PTA head seeks more action against officials in abuse cases

November 02, 1993|By Andrea F. Siegel | Andrea F. Siegel,Staff Writer

Administrators who kept complaints within the school system that teachers abused students instead of making sure those allegations were reported to police or social workers should be disciplined, said the president of the Anne Arundel County Council of PTAs.

Carolyn Roeding said that is one of three PTA concerns, stemming from a special investigator's report, she will present to the Board of Education during a meeting scheduled for 9 a.m. tomorrow at board headquarters on Riva Road in Annapolis.

She said administrators who failed to properly report the allegations or make sure they were properly reported should be held accountable for exposing children to possible abuse.

"I see this as willful violation of the law. There should be disciplinary action for them. You discipline the teacher and the superintendent and nobody in between?" Mrs. Roeding said.

The law requires allegations to be reported to police or the Department of Social Services if a school employee has "reason to believe" child abuse has occurred. The individual who has suspicions is the one who is supposed to notify authorities, but a recent probe showed that in at least nine instances, the complaint that a teacher abused a child was handled internally.

The school board indicated Friday it will look to discipline the teachers involved in those cases. C. Berry Carter II resigned his post as schools superintendent after an investigation concluded complaints were handled internally at his direction.

Lawyer Alan I. Baron, who conducted the probe, said mid-level administrators were caught in a situation in which they could either follow the law and disobey their boss, or disregard the law and obey their boss -- if they knew the child abuse reporting requirements at all.

"Once they messed it up at the initial stage, all bets were off," said Thomas Twombly, school board president.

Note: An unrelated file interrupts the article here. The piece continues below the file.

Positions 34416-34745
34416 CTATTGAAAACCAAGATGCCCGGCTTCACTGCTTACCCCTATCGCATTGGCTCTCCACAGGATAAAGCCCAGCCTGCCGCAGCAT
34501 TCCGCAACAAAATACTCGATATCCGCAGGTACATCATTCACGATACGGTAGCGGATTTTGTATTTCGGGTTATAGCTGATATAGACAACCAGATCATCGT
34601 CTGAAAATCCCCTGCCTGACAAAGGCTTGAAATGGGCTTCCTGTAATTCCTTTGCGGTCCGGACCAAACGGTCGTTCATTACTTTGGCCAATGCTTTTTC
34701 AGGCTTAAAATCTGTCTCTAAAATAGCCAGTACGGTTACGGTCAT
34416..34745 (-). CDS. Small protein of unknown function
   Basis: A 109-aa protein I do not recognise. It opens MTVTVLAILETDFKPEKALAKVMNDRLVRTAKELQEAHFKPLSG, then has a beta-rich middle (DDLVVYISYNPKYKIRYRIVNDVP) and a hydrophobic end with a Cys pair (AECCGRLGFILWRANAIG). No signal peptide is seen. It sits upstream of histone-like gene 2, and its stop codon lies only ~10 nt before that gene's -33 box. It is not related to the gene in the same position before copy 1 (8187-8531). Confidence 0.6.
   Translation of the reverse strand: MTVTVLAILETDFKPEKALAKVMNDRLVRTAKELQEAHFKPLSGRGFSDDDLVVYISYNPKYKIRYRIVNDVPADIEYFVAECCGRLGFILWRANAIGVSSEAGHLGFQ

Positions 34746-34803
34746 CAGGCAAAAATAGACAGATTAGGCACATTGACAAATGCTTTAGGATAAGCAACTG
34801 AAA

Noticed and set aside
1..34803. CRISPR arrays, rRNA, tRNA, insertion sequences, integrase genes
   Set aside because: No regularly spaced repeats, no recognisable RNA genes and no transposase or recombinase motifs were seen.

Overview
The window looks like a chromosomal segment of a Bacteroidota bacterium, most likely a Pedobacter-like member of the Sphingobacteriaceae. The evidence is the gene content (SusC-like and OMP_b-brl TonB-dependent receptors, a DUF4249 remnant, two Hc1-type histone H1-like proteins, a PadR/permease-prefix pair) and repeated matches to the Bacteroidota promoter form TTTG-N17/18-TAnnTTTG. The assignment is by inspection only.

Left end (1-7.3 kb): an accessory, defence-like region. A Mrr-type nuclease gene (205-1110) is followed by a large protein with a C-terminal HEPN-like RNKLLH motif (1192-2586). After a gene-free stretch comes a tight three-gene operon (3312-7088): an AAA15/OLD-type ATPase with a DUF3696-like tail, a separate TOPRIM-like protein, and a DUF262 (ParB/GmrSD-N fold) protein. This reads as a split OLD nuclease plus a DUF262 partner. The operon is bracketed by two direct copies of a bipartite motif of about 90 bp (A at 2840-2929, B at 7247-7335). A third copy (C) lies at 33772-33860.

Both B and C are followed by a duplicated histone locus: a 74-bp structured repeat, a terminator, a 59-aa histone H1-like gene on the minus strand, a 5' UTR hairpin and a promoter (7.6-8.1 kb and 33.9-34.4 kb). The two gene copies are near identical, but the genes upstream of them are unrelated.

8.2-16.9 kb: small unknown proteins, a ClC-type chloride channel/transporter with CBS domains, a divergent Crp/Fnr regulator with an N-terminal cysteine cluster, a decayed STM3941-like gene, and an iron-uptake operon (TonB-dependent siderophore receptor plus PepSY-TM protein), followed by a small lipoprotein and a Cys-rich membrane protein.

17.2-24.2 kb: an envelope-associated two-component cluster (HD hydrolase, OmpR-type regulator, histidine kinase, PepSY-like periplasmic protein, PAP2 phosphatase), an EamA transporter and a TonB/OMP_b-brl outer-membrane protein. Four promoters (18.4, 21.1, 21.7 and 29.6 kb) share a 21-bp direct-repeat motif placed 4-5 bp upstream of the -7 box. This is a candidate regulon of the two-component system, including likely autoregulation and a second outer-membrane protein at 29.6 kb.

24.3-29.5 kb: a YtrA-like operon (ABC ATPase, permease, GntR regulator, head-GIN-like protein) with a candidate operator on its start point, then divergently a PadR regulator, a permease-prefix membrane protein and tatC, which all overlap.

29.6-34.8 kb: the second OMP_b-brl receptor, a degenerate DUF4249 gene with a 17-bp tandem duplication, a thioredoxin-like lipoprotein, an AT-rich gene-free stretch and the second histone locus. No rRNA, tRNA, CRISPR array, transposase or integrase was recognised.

The law does not address the situation of the administrators, he said, but it does speak to the responsibilities of the school workers who first suspect abuse. Mr. Twombly said he would look to see if there are school system policies that address the administrators' responsibilities.

Mrs. Roeding, who is a candidate for the House of Delegates from District 31, also said the school system should review policies and paperwork in light of what she considered a disturbing revelation that could be keeping some documents private.

Mr. Carter said the names of the superintendent and board attorney were placed on all memos from special assistants, who investigated complaints of abuse by teachers, so a claim of attorney-client privilege could be asserted, according to Mr. Baron's report.

The version of Mr. Baron's report made public did not contain names of schools where the incidents took place or individuals involved. Mrs. Roeding reiterated her claim that the board should make the names of the schools public because parents are quite upset.

To keep that secret "further erodes public trust and confidence," she said.

In other action at today's meeting, the school board is scheduled to hear a review of the pilot four-period school day at Chesapeake High School.

Board members also will hear about plans by four schools to send foreign language students on a trip to Quebec.

Baltimore Sun Articles
Please note the green-lined linked article text has been applied commercially without any involvement from our newsroom editors, reporters or any other editorial staff.